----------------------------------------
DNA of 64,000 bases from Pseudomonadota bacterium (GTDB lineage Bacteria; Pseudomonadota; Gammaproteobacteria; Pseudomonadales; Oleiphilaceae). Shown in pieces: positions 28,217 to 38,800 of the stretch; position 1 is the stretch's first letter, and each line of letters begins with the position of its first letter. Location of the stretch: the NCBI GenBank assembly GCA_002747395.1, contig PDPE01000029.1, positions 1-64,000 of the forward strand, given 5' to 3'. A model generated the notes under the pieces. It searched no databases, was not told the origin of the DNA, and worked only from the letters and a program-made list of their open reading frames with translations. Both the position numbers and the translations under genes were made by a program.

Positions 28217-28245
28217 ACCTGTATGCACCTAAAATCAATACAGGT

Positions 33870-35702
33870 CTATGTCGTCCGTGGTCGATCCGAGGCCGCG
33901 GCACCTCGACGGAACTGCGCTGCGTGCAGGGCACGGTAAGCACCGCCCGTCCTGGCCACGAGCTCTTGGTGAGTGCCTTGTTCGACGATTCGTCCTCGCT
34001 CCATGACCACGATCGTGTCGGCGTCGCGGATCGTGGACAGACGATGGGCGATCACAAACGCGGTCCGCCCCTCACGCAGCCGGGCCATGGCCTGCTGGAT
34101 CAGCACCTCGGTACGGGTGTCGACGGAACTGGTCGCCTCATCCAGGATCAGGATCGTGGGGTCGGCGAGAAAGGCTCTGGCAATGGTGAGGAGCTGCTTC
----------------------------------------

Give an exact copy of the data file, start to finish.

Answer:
DNA of 64,000 bases from Pseudomonadota bacterium (GTDB lineage Bacteria; Pseudomonadota; Gammaproteobacteria; Pseudomonadales; Oleiphilaceae). Shown in pieces: positions 28,217 to 38,800 of the stretch; position 1 is the stretch's first letter, and each line of letters begins with the position of its first letter. Location of the stretch: the NCBI GenBank assembly GCA_002747395.1, contig PDPE01000029.1, positions 1-64,000 of the forward strand, given 5' to 3'. A model generated the notes under the pieces. It searched no databases, was not told the origin of the DNA, and worked only from the letters and a program-made list of their open reading frames with translations. Both the position numbers and the translations under genes were made by a program.

Positions 28217-28245
28217 ACCTGTATGCACCTAAAATCAATACAGGT

Positions 33870-35702
33870 CTATGTCGTCCGTGGTCGATCCGAGGCCGCG
33901 GCACCTCGACGGAACTGCGCTGCGTGCAGGGCACGGTAAGCACCGCCCGTCCTGGCCACGAGCTCTTGGTGAGTGCCTTGTTCGACGATTCGTCCTCGCT
34001 CCATGACCACGATCGTGTCGGCGTCGCGGATCGTGGACAGACGATGGGCGATCACAAACGCGGTCCGCCCCTCACGCAGCCGGGCCATGGCCTGCTGGAT
34101 CAGCACCTCGGTACGGGTGTCGACGGAACTGGTCGCCTCATCCAGGATCAGGATCGTGGGGTCGGCGAGAAAGGCTCTGGCAATGGTGAGGAGCTGCTTC